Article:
But how do you get down to $29?

We set out a roadmap. It involved many technologies, some of which we had, some we didn't. Developing and acquiring them defined a new strategy for IR -- what I call "technology pull." As a company, we didn't want to ride a single technology till it died, like buggy whips. Instead we wanted to have the ability to pull in the technology to follow this roadmap all the way to $29. Lo and behold, in 2004 we had a $35 to $40 solution, and by the end of next year, it will hit $29.

In the meantime, those washing machines have become the hottest sellers in the market, whether it's Maytag's (MYG) Neptune, Miele's, or Bosch's. Sales of high-efficiency washing machines have grown about 33% a year. IR has an Intel-like market share in that business, supplying the motor drives that make them work.

How does this technology transfer to hybrid vehicles?

We make electronics that help control the electric drivetrain in hybrids. It's related to the architecture we use in washing machines and other appliances. The same "technology pull" approach is guiding our hybrids strategy. In the late 90s we asked, can we save 60% of the energy in a vehicle with no compromise in cost or performance? The answer's yes. By 2015 or so, there will be no price premium for hybrids, and they'll outperform their gasoline predecessors.

How do you lower the cost of hybrids?

The key is understanding the cost tradeoffs between old and new technologies. If you add an electric motor, you shrink the engine and use the cost savings to finance more electric systems. That's your energy equation. Today you can build a hybrid drivetrain that's about one-third electric and two-thirds gas. For a midsize car, that means you've saved about $150 by shrinking the engine. But to equal that capacity, the electric motor and batteries still cost $300 to $400. That differential is one reason hybrids still cost more.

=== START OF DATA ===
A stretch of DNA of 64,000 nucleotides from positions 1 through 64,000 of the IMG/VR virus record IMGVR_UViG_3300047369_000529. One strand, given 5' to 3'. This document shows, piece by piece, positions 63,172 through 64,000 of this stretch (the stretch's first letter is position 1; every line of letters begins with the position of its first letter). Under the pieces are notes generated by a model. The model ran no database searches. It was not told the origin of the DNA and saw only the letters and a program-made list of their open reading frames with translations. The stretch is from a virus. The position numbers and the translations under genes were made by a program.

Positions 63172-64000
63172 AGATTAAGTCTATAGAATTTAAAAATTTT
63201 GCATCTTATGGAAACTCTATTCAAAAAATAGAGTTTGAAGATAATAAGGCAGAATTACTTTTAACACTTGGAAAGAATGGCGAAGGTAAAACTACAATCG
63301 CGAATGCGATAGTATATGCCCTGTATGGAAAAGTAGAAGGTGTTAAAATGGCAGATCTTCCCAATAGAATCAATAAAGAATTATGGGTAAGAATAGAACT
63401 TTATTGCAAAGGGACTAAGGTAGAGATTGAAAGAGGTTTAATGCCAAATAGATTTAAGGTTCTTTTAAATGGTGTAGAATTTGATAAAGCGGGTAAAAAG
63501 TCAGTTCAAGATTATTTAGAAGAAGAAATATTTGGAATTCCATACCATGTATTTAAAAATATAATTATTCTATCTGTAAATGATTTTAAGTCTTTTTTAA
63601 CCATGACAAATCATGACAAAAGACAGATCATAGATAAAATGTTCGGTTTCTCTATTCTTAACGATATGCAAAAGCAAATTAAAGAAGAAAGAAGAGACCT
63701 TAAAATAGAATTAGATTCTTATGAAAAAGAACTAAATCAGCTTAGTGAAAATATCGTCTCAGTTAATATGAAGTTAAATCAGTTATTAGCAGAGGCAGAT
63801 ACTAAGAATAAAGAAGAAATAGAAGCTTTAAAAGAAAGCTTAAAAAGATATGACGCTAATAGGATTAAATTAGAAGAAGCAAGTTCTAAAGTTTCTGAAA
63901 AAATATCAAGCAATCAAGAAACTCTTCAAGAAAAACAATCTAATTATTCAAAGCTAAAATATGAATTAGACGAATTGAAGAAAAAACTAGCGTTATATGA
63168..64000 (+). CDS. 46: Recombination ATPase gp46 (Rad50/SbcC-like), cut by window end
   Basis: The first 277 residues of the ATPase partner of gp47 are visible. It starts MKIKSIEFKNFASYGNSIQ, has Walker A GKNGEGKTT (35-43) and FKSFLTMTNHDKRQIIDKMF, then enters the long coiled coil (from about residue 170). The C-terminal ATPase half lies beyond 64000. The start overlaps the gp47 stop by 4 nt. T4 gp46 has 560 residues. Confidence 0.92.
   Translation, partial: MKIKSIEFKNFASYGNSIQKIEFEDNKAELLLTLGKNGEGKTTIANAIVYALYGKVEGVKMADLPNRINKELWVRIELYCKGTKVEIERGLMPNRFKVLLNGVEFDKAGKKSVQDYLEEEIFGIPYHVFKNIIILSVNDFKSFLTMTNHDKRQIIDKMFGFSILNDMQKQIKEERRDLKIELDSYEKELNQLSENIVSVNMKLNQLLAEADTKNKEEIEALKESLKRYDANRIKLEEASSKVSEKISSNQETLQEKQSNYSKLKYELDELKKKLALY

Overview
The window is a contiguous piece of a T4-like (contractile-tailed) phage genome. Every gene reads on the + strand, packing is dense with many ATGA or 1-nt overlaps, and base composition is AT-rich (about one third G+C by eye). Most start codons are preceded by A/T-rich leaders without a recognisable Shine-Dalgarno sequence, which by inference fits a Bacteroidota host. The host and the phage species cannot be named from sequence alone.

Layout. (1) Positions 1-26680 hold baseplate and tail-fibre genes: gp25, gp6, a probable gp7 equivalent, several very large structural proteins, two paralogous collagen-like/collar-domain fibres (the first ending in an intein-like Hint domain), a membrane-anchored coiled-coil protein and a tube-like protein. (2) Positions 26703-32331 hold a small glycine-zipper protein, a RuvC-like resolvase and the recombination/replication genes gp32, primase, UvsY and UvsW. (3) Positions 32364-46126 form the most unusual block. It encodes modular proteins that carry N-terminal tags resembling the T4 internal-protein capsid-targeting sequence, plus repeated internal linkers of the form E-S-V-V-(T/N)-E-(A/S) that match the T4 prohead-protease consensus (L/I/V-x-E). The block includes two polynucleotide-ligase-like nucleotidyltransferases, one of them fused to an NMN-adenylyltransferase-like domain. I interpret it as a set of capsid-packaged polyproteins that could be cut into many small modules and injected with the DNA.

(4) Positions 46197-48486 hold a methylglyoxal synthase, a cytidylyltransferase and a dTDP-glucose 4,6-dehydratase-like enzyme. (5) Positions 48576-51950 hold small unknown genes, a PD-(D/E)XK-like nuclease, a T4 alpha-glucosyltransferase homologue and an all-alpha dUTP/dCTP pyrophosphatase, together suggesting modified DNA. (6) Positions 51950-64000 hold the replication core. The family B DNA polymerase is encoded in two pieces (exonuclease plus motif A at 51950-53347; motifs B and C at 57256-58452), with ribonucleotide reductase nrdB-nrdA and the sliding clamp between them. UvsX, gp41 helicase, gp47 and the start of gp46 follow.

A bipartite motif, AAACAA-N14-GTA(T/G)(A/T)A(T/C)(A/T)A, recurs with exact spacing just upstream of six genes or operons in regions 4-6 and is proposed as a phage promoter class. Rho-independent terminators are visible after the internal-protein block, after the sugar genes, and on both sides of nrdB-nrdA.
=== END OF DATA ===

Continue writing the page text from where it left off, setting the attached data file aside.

We're not there yet, but we can see how to get to $150, especially as hybrids multiply: volume production will lower costs, you standardize some of the systems, and amortize the research and development. By 2015 or so, I think about 25% to 35% of vehicles will be hybrids.

You said that savings from better lighting still offer huge potential energy gains. This surprises me.

About 11 billion incandescent bulbs are sold every year. Each one is an enormously inefficient way to convert electrons into photons. They give off so much heat that you increase the air conditioning load. There are two good replacements: today, fluorescents, which use about one-fourth the energy of incandescents; later, possibly light-emitting diodes (LEDs).

Fluorescents cost less to run, but they're expensive.

Compared with a 100-watt bulb used for 6,000 hours, a fluorescent bulb will save you about $60 worth of energy if power costs 10 cents per kilowatt hour. Yet there are only 400 million or so fluorescents sold every year. IR sells integrated circuits that dramatically reduce the cost of controlling fluorescent bulbs and that capture all of the efficiency gains. But this is very difficult. It's important that we try to lower the price of flourescents because still today, if someone is faced with a $4 fluorescent and a $1 light bulb -- even if the fluorescent saves them $30 -- they'll often buy the $1 bulb.

You also sell power management chips to computer makers. Do you agree that info tech sales have passed their boom time?

Not at all. The broadband revolution is going to be a major transformation, on par with the birth of the PC and the rise of the Net. I think we're about to hit a significant inflection point in the next two years as various technologies -- the most promising of which is WiMax -- hit the market.

How does widespread broadband translate into better sales for you?

For consumers, the shift to broadband digital media will lead to a huge migration to new digital TVs and digital audio. There are 1.6 billion TV sets in the world, and there are about 700 million PCs in the world. So you have more than twice the number of TVs as PCs. In the next five to seven years, all those TVs will begin to go from analog to digital -- and each digital TV has about the same chip content as a PC. So you won't just see a computer upgrade cycle, you'll see a force twice as big as computers driving TVs and audio. In addition, more bandwidth directly increases [sales of] servers, routers, and switches. It won't make our job any easier. Cyclicality won't go away. But it's sure to increase the underlying growth rate.